The Obama administration is set to propose a pain-free opioid policy in Congress next week that would eliminate the $100 billion-plus federal drug program for treating opioid-related deaths.
The White House said the new opioid policy, due this week, will be the most comprehensive effort in the history of the nation’s prescription drug program, which has been plagued by overdoses and overdoses caused by illegal prescription painkillers.
The drug policy would allow the administration to begin prescribing lower doses of opioids without getting caught in the opioid overdose crisis.
“This is going to be a significant shift,” said Anthony P. Brown, the deputy administrator of the Centers for Medicare and Medicaid Services.
“I think we’re going to see a very substantial reduction in the use of opioid painkillers, both prescription and illicit.”
The drug control policy will also reduce opioid abuse, which is at an all-time high, Brown said.
The proposed opioid policy comes at a time when the Obama administration has been trying to shift focus away from a prescription-drug crisis and toward preventing overdose deaths, which the administration has attributed to the illegal distribution of painkillers to people without prescriptions.
Purdue Pharma, the makers of OxyContin, is the largest pharmaceutical company in the United States and the manufacturer of Percocet, Percobets and other painkillers that have become popular with patients suffering from opioid addiction.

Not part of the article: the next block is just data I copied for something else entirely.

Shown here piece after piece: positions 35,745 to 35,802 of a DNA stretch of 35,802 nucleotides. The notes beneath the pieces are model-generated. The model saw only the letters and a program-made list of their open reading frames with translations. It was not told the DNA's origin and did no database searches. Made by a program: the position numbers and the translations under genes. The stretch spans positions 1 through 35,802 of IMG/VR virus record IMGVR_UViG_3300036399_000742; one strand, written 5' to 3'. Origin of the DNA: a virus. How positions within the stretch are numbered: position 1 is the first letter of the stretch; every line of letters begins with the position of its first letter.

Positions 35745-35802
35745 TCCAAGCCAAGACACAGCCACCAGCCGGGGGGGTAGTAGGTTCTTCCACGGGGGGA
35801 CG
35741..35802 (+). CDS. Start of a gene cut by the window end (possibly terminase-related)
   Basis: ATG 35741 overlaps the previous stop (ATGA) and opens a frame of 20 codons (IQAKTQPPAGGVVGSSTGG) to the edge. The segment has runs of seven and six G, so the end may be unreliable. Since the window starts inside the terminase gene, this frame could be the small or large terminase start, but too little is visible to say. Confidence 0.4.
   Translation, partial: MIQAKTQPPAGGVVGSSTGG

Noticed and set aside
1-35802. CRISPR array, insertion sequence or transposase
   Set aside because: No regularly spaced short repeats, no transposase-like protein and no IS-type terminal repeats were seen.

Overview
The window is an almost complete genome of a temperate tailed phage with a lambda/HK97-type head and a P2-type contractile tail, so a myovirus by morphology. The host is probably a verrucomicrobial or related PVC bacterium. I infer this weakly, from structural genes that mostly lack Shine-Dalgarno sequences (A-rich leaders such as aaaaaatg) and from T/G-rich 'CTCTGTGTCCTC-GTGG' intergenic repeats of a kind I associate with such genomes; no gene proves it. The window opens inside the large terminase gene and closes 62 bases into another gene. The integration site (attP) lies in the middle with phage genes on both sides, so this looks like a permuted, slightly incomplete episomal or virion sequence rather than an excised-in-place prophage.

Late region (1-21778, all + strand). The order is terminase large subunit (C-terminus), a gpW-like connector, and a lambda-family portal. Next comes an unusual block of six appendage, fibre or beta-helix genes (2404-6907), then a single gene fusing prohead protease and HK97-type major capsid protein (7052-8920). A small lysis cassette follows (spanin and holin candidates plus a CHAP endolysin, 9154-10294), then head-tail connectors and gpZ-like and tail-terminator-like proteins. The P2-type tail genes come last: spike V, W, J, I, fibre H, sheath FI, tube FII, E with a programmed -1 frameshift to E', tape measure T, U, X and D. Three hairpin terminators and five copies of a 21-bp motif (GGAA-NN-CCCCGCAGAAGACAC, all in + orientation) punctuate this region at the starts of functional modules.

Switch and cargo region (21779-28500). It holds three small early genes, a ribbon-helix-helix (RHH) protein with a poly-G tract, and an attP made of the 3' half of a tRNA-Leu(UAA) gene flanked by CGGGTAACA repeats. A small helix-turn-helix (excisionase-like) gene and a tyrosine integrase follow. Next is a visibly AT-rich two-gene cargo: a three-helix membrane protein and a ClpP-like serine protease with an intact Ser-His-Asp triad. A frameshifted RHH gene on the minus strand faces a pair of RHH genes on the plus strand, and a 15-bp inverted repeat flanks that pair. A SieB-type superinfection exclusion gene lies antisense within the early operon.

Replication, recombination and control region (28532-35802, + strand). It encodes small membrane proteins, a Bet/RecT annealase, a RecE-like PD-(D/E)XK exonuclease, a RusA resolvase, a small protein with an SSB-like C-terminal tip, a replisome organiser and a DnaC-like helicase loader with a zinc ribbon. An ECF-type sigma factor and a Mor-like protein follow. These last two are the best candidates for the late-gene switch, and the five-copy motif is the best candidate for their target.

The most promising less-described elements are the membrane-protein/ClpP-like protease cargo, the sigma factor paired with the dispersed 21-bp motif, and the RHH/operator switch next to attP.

It also has been hit with an investigation into how it marketed OxyContin.
The agency, however, said that it did not consider Purdue Pharma to be an opioid supplier, despite its repeated promises to Congress and to the public.
It said Purdue Pharma was not a co-conspirator in the abuse of Oxycontin and that it was not aware of any instances in which a Purdue Pharma employee used OxyContin without a prescription.
Instead, the opioid policy would focus on preventing opioid-induced deaths, said Kathleen Sgamma, deputy assistant secretary of the department of health and human services, in a statement.
It would also expand the opioid prescription-monitoring program.
The opioid crisis has been linked to the rise of heroin, fentanyl and other drugs that are often mixed with prescription opioids to make them more potent and more addictive.